FORT WORTH, Texas - American Airlines chief executive outlined several ways to streamline business to union leaders Wednesday, including reducing their costs by 20 percent and cutting approximately 13,000 employees.
An AA spokesperson said that 2,100 jobs will be lost at the maintenance base in Tulsa and several hundred jobs at Tulsa International Airport.
The company hopes to save “$2 billion from restructuring debt and leases, grounding older planes, improving supplier contracts and other initiatives, and necessary employee related changes,” said Tom Horton, chief executive officer. "There is no avoiding the fact that the cost reductions will be deep. And there is no sugarcoating the effect on our people."
Horton also said, “All work groups will have total costs reduced by 20 percent, including management. While the savings from each work group will be achieved somewhat differently, each will experience the same percentage reduction.”
AMR, the airline's parent company, met with union heads in Fort Worth Wednesday to discuss how the airline will restructure under bankruptcy.
American Airlines employs more than 6,500 in Tulsa, making it the city's largest employer.
Proposed company-wide reductions include the following:
Jeff Brundage, American Airlines senior vice president of human resources, outlined a proposal to reduce the company's workforce that includes outsourcing a portion of the company's aircraft maintenance work and closing Fort Worth Alliance Airport ( AFW); outsourcing some airport fleet service clerk work; removing major structural barriers to operational flexibility, including restrictions on code sharing and regional flying; and introducing work rule changes to increase productivity.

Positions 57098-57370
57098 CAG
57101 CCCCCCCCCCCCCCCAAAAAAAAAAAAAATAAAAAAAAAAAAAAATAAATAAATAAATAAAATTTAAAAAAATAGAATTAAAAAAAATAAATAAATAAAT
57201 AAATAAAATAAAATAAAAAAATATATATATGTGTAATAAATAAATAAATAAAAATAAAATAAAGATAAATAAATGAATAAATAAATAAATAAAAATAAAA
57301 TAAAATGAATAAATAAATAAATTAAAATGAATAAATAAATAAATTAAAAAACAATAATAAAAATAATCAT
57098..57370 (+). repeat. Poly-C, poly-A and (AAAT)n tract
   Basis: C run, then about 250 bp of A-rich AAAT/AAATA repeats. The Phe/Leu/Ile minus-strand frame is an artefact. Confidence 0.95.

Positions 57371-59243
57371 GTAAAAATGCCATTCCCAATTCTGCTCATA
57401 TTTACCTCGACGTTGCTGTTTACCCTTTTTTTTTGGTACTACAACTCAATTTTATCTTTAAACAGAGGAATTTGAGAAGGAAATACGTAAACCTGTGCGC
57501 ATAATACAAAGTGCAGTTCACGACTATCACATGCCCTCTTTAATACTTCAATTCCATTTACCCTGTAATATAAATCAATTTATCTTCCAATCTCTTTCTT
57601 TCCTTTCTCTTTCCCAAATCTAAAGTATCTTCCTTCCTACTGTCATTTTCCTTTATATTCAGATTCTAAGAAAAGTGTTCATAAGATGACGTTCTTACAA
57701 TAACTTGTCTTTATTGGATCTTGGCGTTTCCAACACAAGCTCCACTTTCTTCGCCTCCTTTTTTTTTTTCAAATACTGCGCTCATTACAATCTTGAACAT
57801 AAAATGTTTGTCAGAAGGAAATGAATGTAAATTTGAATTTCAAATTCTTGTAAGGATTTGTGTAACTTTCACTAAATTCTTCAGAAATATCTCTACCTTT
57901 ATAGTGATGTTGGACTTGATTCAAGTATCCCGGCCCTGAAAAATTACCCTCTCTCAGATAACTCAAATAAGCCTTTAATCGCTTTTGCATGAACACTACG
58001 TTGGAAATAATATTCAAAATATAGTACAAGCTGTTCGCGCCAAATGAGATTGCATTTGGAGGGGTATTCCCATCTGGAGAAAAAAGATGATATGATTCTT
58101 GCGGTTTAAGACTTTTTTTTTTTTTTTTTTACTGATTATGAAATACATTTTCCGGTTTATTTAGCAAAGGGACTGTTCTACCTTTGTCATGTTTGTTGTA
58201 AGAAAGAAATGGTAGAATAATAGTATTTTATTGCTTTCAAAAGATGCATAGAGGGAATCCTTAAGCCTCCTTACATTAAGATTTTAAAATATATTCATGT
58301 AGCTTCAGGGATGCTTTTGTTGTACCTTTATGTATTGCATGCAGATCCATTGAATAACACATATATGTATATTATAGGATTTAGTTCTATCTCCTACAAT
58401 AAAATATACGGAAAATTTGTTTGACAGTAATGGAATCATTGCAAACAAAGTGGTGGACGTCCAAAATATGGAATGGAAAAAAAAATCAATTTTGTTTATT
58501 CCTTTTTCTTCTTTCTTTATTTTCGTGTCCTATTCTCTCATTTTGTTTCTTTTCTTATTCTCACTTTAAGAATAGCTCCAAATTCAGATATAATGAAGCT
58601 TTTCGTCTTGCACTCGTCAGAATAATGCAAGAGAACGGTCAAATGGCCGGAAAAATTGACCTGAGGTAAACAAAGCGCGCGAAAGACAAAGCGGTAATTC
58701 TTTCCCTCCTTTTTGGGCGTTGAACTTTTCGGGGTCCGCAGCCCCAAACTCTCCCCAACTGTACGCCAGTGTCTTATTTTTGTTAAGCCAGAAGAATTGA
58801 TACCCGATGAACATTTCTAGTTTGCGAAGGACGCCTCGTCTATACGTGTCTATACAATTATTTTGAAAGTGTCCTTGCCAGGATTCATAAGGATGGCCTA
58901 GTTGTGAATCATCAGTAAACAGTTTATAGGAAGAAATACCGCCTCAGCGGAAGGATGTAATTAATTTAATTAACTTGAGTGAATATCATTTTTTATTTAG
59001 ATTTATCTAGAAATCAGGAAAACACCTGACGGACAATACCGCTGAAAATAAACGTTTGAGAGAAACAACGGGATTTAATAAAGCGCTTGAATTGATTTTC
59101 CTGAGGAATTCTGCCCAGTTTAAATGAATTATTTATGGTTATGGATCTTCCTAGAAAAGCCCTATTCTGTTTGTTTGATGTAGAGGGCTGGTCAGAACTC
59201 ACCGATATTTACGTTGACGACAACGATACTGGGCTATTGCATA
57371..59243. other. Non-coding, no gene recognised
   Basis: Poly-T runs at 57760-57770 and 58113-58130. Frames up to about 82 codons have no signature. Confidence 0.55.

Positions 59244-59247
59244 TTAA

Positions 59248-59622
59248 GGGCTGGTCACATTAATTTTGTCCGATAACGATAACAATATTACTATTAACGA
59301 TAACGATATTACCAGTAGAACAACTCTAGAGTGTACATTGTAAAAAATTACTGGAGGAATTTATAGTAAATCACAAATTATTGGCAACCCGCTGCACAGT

Currently, American is one of the only major airlines in the country that does not outsource maintenance overseas.
In addition to workforce reductions, the company proposed changes to employee benefit programs, including the following:
AMR has created a new website providing details about the company's plans.
Copyright 2012 Scripps Media, Inc. All rights reserved. This material may not be published, broadcast, rewritten, or redistributed.
Drivers are being asked to avoid the southbound lanes of US-169 near East 36th Street North after a truck hauling a backhoe smashed into an overhead train track shortly before 3 p.m.